What is Marburg virus disease?
Marburg virus disease, also known as Marburg hemorrhagic fever, is a severe and highly fatal disease caused by the filoviruses. The two filoviruses are Marburg virus (MARV) and Ravn virus (RAVV).
The clinical symptoms are similar to Ebola virus disease. The typical symptoms are high fever, severe headache, malaise and severe hemorrhagic manifestations. The haemorrhagic symptoms include petechiae, purpura, hematomas, maculopapular rash and bleeding from multiple sites.
The fruit bats in the endemic regions are considered to be carriers and reservoirs of the Marburg hemorrhagic fever virus. both MARV and RAVV have been isolated from bats.
The most common methods of diagnosis of Marburg virus disease are reverse transcription polymerase chain reaction (RT-PCR) and antigen-capture enzyme-linked immunosorbent assay (ELISA). Presently there is no effective treatment for the disease.
Early supportive treatment, care and hydration may help in the survival of the patient. Death occurs due to multiple organ dysfunction syndrome (MODS), previously known as multiple organ failure (MOF).
Marburg hemorrhagic virus is transmitted among humans by direct contact with the body fluids, skin and tissues of the infected individuals. There is no evidence of these viruses getting transmitted by aerosol in MVD outbreaks.
The medical personnel must strictly follow barrier nursing techniques while caring and treating Marburg virus disease patients. They should wear disposable face mask, gloves, goggles and gown. Many cases of Marburg hemorrhagic fever were reported in visitors to bat-infested mines or caves.
Avoiding visit to caves and avoiding skin contact with bats, primates and their excretions in endemic regions is highly recommended.
Marburg virus disease was first identified in 1967 epidemics in Marburg and Frankfurt in Germany and Belgrade in the former Yugoslavia. Of the 31 people infected seven died. The hemorrhagic disease was contracted from infected monkeys imported from Uganda.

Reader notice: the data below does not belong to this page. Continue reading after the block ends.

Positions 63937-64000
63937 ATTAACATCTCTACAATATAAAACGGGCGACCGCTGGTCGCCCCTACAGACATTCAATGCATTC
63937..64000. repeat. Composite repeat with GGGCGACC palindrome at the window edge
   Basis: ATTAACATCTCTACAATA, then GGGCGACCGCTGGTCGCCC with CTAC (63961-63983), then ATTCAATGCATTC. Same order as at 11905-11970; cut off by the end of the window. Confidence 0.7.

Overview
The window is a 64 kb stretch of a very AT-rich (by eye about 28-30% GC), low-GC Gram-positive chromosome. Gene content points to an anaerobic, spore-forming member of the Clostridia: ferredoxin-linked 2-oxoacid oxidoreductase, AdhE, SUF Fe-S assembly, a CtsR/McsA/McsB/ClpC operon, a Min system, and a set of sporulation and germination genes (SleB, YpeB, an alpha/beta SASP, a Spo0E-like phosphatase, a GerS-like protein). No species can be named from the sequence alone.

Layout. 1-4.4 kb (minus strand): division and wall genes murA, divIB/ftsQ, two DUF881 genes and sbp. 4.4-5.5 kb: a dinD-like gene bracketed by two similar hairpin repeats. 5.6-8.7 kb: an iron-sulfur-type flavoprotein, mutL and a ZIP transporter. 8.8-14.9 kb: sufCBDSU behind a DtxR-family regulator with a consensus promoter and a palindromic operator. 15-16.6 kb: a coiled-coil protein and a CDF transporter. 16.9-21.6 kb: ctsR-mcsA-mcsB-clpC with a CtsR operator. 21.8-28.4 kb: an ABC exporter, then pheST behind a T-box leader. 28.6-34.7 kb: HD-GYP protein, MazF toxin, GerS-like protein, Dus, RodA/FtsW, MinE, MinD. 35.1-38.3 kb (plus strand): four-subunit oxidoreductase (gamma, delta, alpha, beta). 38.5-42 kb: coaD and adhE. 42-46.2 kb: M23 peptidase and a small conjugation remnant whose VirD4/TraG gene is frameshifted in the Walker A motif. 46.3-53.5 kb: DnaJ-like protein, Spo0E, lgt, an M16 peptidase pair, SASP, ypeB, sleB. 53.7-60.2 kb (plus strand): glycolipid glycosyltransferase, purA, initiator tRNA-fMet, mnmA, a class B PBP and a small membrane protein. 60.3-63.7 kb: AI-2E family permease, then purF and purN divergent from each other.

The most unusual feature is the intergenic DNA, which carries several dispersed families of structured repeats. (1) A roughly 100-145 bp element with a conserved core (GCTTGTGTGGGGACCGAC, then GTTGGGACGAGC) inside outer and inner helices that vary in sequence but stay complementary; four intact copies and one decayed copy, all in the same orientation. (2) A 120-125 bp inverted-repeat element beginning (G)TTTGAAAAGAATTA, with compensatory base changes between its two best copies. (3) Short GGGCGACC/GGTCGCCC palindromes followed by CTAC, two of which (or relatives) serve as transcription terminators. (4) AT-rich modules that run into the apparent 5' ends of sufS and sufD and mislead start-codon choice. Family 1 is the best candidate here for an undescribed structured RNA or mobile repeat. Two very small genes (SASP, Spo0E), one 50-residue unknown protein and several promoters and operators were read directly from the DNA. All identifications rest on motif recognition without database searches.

During the 1998–2000 outbreak in Congo, Of the 154 people who contracted Marburg virus, 128 died. During the 2004–2005 outbreak of hemorrhagic fever in Angola, Of the 252 people who contracted Marburg virus, 227 died.
Symptoms in clinical phases of Marburg Hemorrhagic disease
A general list of observed symptoms as the hemorrhagic fever infection progresses is given below. Please note that the disease progression symptoms may vary among patients in respect to earlier health status.
- Incubation: Incubation period of the hemorrhagic fever is usually 5-9 days. Variation in this period range from 2 days to 21 days.
- Clinical onset of symptoms (1-5 days): The onset of the hemorrhagic fever symptoms are sudden with high fever and severe headache. The patient may also suffer from symptoms like serious bouts of chills and shivering followed by malaise and fatigue. Nausea, vomiting, diarrhea, loss of appetite, muscular pain, nonproductive cough, pharyngitis, relative bradycardia and abdominal pain may be present in Marburg virus disease. As the Marburg hemorrhagic fever progresses, symptoms like diffuse erythematous, non pruritic maculopapular rash may appear on the skin.